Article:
07 September 2017
With the 'Brexit' negotiations between UK and the 'EU27' ongoing, the European Commission has published a position paper on intellectual property rights.
The Commission's position is that the anticipated 'Withdrawal Agreement' should ensure that:
"(a) the protection enjoyed in the United Kingdom on the basis of Union law by both UK and EU 27 holders of intellectual property rights having unitary character within the Union before the withdrawal date is not undermined by the withdrawal of the United Kingdom from the European Union;
(b) procedure-related rights (e.g. right of priority) in relation to an application for an intellectual property right having unitary character within the Union still pending on the withdrawal date are not lost when applying for an equivalent intellectual property right in the United Kingdom;
(c) applications for supplementary protection certificates or for the extension of their duration in the United Kingdom on-going before the withdrawal date are completed in accordance with the conditions set out in Union law;
(d) databases protected in the EU27 and the UK before the withdrawal date continue to enjoy protection after that date and
(e) exhaustion before the withdrawal date within the Union of the rights conferred by intellectual property rights is not affected by the withdrawal of the United Kingdom from the European Union."
The Commission's list flags a number of ways in which, in the event of Brexit taking place without agreement being reached between the UK and the EU27, gaps could emerge in the UK's legislative structure.
The gaps identified by the Commission would be within the power of the UK Government to plug, with national legislation, should it choose to do so.
For example, at present, protection regimes for quality schemes for agricultural and food products (such as have enabled 'geographical indication' protection for Melton Mowbray pork pies) exist in UK law only by the application of EU law. There is no equivalent national regime governed by UK law. This is consistent with the fact that such regimes take their origins from continental European jurisdictions. Relative to the size of the UK, the number of such rights stemming from the UK is low. In contrast, much higher levels of protection are seen in certain of the EU27 countries. Hence the concern of the Commission that if the UK does not introduce equivalent national regimes, British producers could start selling UK-made "Parmesan" cheese in the UK.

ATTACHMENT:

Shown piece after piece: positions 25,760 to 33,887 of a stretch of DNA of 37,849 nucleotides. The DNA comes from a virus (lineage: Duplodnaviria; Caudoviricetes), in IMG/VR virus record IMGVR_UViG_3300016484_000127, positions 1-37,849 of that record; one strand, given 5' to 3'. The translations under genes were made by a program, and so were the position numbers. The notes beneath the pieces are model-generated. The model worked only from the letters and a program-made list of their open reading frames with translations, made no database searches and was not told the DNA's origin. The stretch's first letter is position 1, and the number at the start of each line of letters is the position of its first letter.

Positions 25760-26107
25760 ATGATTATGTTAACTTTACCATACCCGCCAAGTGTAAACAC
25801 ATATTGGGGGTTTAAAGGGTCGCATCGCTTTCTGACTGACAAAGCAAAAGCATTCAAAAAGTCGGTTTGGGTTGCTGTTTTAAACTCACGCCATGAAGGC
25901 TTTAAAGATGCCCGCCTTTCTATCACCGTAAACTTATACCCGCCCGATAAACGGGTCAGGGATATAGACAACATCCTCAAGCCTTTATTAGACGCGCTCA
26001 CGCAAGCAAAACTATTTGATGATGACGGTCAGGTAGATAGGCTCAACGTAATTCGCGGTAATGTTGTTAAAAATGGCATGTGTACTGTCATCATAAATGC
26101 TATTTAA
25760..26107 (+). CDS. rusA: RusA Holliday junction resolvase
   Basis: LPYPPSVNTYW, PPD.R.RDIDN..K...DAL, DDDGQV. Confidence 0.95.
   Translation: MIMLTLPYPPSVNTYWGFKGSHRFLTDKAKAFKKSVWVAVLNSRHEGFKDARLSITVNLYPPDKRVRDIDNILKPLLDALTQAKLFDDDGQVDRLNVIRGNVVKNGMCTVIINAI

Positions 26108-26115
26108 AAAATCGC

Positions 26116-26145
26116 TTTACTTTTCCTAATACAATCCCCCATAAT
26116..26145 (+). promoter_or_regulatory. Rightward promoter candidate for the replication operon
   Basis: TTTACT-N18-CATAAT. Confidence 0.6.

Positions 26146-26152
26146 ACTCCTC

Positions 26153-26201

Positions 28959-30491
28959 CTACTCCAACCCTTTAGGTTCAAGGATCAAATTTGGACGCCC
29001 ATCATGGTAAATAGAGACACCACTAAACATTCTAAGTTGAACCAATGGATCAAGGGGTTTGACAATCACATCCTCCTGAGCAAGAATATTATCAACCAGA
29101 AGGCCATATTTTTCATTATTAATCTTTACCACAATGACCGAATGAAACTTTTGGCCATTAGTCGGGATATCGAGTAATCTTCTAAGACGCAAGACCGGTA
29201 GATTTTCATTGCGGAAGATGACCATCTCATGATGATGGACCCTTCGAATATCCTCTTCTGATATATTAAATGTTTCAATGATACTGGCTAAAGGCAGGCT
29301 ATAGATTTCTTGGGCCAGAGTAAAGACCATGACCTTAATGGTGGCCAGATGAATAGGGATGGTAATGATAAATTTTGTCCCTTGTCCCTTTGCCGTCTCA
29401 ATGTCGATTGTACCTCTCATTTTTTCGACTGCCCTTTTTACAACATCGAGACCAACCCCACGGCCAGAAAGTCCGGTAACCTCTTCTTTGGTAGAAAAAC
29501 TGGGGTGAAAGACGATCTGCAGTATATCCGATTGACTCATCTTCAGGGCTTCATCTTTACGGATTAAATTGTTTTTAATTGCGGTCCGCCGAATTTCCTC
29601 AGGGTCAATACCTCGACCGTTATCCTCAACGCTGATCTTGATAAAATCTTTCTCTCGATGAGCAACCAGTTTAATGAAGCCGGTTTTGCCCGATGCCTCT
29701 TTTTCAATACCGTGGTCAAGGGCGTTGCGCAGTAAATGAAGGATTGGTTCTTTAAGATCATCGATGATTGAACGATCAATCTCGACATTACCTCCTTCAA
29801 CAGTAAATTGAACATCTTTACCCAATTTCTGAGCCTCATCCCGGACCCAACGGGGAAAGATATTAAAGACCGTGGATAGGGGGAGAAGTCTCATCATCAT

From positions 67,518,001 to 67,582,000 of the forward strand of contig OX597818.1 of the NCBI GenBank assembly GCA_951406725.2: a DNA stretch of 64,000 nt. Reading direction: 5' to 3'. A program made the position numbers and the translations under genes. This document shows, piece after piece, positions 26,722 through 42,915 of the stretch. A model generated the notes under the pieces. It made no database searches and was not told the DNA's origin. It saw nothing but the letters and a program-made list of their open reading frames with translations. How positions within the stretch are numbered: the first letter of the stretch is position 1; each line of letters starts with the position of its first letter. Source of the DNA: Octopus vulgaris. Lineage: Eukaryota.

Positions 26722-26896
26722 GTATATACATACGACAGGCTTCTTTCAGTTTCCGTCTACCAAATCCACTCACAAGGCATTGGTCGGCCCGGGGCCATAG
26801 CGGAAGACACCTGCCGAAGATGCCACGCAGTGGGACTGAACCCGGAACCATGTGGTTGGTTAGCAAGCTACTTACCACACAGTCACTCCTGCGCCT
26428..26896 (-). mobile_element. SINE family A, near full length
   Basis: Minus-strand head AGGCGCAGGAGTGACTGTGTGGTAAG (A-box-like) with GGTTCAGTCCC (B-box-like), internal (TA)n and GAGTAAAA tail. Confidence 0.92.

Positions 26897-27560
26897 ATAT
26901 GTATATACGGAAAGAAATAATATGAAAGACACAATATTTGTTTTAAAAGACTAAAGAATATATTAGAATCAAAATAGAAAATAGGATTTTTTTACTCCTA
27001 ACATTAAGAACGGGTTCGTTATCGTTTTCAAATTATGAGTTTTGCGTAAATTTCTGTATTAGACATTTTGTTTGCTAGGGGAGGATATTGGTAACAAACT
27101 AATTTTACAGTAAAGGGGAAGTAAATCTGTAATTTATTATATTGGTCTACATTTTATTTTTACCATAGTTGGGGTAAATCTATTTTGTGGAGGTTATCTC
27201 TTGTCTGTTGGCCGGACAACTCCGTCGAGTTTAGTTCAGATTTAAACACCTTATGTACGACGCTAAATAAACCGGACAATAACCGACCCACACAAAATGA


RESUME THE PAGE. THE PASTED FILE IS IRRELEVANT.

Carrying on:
The UK can create such a national regime. Indeed, to remain compliant with the 'TRIPS Agreement', it will need to create some sort of GI regime; but it would not need to align exactly with the EU system or to continue to recognise EU GI registrations. The sensible course for the UK may well be to reach agreement on this with the EU, but in the process it should ensure that reciprocal protection for UK GI holders is provided by the EU, and that the EU makes concessions in areas which are important for the UK delegation.
Many of the Commission's suggestions, particularly those in points (b)-(e), are transitory in nature, intended to smooth the impact of the transition of the UK out of the EU. There are similar transitory amendments that would sensibly be made to EU laws, and the UK would sensibly only agree to the Commission's wish-list if reciprocity is given. For example, the Commission should perhaps be offering to safeguard the rights of EU trade mark holders whose genuine use or acquired distinctiveness is attributed in part or entirely by use in the UK.
However, point (a), within which, for example, the issues regarding geographical indications fall, would demand ongoing supremacy of EU law in the relevant areas.
It is notable that the Commission makes no mention of a number of points of critical importance for EU27 and UK stakeholders alike in respect of intellectual property. These include the post-Brexit arrangements regarding free movement of goods and services, customs law, competition law and the arrangements regarding jurisdiction and enforcement of judgments (currently governed by the 'Recast Brussels Regulation'). Clarity in respect of these issues would help to pave the way to identifying, and reaching appropriate agreement on, all issues of concern in respect of intellectual property as discussed in our comprehensive article by David Barron and Ailsa Carter, available here.
Take a look at the European Commission's Position paper transmitted to EU27 on Intellectual property rights (including geographical indications).
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